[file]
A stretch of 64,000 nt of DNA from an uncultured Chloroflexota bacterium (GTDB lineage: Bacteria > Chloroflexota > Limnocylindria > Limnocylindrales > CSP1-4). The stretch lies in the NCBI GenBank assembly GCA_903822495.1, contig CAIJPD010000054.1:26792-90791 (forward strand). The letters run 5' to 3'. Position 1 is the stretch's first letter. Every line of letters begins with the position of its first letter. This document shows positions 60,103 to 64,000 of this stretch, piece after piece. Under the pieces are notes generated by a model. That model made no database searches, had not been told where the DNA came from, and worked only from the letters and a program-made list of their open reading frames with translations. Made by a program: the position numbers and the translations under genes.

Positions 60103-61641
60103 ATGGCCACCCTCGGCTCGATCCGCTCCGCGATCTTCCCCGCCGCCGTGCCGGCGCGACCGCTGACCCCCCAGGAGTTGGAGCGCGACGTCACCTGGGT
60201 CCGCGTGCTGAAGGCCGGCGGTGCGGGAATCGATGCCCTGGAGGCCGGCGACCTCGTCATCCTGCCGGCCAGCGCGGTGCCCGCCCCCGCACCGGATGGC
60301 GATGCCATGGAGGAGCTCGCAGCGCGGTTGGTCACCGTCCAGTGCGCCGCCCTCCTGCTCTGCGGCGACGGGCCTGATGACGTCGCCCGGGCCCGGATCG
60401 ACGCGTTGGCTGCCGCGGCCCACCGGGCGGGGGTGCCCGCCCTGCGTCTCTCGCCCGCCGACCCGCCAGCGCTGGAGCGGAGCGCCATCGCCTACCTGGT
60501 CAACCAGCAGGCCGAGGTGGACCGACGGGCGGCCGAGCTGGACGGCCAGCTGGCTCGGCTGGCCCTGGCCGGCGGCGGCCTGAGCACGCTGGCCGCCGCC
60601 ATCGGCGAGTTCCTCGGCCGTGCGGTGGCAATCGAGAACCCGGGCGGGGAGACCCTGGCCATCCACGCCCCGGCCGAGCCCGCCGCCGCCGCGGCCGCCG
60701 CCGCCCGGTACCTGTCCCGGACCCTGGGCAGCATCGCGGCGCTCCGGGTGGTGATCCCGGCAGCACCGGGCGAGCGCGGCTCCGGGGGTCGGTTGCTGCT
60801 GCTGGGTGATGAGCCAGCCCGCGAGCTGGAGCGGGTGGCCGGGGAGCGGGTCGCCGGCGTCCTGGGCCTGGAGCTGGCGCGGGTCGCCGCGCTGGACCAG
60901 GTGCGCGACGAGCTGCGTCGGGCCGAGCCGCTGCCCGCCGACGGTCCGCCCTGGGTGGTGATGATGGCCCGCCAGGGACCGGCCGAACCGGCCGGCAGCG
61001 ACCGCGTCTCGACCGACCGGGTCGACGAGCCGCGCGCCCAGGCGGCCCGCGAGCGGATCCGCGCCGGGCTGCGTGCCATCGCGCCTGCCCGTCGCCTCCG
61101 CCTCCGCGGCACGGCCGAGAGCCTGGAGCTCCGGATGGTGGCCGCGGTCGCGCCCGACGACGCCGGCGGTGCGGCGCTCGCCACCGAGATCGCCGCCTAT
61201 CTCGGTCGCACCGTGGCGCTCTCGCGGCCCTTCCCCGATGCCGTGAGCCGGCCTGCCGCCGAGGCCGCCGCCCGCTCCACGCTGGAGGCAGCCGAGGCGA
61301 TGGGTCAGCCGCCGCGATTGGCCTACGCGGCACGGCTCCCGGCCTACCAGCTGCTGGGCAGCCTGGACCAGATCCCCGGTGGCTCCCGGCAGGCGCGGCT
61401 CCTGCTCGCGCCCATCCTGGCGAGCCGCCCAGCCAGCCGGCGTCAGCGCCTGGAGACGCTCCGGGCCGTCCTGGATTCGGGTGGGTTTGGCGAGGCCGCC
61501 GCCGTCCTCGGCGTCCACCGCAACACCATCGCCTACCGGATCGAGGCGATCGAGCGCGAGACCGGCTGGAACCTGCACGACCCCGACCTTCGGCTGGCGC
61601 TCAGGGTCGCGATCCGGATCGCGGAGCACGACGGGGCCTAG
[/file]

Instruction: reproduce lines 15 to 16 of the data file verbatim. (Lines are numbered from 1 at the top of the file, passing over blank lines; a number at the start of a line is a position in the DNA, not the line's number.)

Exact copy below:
61301 TGGGTCAGCCGCCGCGATTGGCCTACGCGGCACGGCTCCCGGCCTACCAGCTGCTGGGCAGCCTGGACCAGATCCCCGGTGGCTCCCGGCAGGCGCGGCT
61401 CCTGCTCGCGCCCATCCTGGCGAGCCGCCCAGCCAGCCGGCGTCAGCGCCTGGAGACGCTCCGGGCCGTCCTGGATTCGGGTGGGTTTGGCGAGGCCGCC